Tuesday, March 30, 2010

Saturated Fat - Not Really the Devil?

Strong scientific evidence is now arriving which indicates that the much maligned saturated fat we have all been told to avoid for more than 50 years is really not that bad for you all. As a matter of fat, some saturated fat is required for health and cellular construction. That said, this is not a green flag to begin eating foods containing lots of fats because as it turns out, saturated fats are a close neighbor to the real culprits in destruction of our health.

The main reason for the association between cardiovascular disease and saturated fat is back in the 1950's, researchers began to notice that those individuals with the highest sat fat intake also seemed to exhibit the highest incidences of heart attacks and related cardio problems. But a true analysis into the problem was never fully undertaken, that is to really determine if sat fat was the actual cause by eliminating any other factors. Western diets at this time were moving away from he traditional foods that 'Grandma' would cook, and more toward the quick convenience foods and fast foods which quickly gained popularity with many of today's 'baby-boomers'. It was an easy stretch to make the association between the higher amounts of saturated fats in the diet with the rapidly rising incidence of heart disease.

The food elements which were never taken into account are the highly refined carbohydrates and trans fats which were mixing with the saturated fats in an ever increasing proportion in our food supply. Convenience foods needed to have longer shelf lives, and synthetic trans fats were the inexpensive means to allow that Twinkie to sit on the shelf for very long periods of time. Also, trans fats were being introduced into the diet in a much higher proportion by the cooking process associated with fast food production, namely frying and charred cooking of meats. Our diets had switched from mostly home-cooked to the extremely atherogenic convenience-food lifestyle. Heart attacks by 1970 were increasing at an exponential rate, especially in the vulnerable male population... and then things got worse.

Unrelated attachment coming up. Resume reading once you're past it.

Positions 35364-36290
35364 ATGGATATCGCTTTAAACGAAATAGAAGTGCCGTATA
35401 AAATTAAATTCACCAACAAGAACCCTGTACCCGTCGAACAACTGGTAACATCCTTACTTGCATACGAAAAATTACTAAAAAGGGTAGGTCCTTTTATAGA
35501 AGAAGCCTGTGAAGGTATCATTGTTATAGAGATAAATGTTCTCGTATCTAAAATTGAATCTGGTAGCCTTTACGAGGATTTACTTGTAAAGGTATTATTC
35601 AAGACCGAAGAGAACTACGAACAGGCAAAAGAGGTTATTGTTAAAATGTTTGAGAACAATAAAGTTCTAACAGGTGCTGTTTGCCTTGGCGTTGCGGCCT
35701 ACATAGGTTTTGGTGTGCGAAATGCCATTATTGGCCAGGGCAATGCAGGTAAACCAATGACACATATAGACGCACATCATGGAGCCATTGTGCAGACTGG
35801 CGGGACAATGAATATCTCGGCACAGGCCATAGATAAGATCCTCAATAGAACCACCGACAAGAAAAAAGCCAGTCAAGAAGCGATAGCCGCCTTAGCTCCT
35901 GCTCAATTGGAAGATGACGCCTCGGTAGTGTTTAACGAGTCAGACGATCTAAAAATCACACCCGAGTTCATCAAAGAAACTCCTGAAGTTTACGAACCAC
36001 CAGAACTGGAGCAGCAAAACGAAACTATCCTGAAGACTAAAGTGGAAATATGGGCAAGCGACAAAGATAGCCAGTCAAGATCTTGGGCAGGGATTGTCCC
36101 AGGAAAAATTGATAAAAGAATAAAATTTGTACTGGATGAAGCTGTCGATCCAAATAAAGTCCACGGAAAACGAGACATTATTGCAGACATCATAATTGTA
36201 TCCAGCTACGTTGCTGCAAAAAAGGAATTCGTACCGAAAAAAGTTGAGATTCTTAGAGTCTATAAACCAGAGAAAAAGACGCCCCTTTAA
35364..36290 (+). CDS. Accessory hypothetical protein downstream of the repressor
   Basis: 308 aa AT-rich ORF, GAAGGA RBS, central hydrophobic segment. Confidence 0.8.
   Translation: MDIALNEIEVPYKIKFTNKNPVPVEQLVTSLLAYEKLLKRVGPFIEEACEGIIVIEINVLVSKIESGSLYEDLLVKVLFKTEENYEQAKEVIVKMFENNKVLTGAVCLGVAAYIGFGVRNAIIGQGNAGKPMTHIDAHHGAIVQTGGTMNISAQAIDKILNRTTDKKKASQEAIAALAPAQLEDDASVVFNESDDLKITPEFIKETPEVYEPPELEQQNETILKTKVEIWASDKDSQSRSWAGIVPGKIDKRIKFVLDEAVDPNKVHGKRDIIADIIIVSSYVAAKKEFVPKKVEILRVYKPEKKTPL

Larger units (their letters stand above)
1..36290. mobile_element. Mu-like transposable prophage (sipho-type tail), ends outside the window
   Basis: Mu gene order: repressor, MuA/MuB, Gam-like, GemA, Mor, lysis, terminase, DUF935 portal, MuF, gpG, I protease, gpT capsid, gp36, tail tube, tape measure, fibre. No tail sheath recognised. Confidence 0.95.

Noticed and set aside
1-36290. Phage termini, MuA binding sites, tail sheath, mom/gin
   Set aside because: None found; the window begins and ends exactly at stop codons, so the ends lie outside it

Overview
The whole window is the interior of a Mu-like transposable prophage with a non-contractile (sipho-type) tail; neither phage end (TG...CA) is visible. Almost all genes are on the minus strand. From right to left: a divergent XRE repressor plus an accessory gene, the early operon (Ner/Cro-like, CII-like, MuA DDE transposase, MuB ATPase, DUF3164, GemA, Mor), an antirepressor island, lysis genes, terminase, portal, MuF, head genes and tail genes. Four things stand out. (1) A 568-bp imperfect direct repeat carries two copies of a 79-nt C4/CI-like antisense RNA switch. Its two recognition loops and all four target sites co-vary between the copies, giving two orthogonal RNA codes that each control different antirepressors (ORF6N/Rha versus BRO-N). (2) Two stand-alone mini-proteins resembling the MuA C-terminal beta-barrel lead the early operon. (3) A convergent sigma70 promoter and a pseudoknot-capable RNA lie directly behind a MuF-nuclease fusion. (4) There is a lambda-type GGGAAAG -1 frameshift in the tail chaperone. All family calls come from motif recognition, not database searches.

In the early 1970's came the introduction of high fructose corn syrup. It was an easy, 'natural' method of sweetening almost everything, and has ended up in virtually every processed food in today's grocery store. Interesting is that the incidence of diabetes has also increased two to three fold during the same time frame. Science is showing that this foreign substance (it is artificially created, and not seen as a natural food substance by the body) is not processed by the liver, does not register as calories by the body, and is quickly converted in to fat for storage when consumed as excess calories (which is almost always the case). Today we see an epidemic of obese pre-teens who are either diabetic or pre-diabetic.

So we can now see that saturated fats are really not the enemy, but an innocent bystander for the most part. They actually provide us with immune benefits, proper fuel for the heart muscle, lower cholesterol and provide genetic stability. The problem occurs in that for the vast majority, they are always consumed with the real villains, as trans-fats (through high heat cooking which converts fats into trans fats) or in the presence of highly refined carbohydrates and high fructose corn syrup. Read the label of virtually any processed food and you will likely find one of these villains lurking under an assumed name of some sort.

For this reason, it is essential to consume 80 - 90 % (or more) of your diet as unrefined: raw vegetables, lean protein and meats, un-roasted nuts, seeds, legumes and minimal fruits (they still contain fructose which many people do not properly digest). Eliminate the quick convenience and fast foods, anything which comes in a box, can or jar. You will find that your body is quickly able to 'remodel' it's cellular matrix, and after eliminating sweet food sources for two weeks, you won't miss them at all. In fact, you'll wonder how you every enjoyed anything so sweet!

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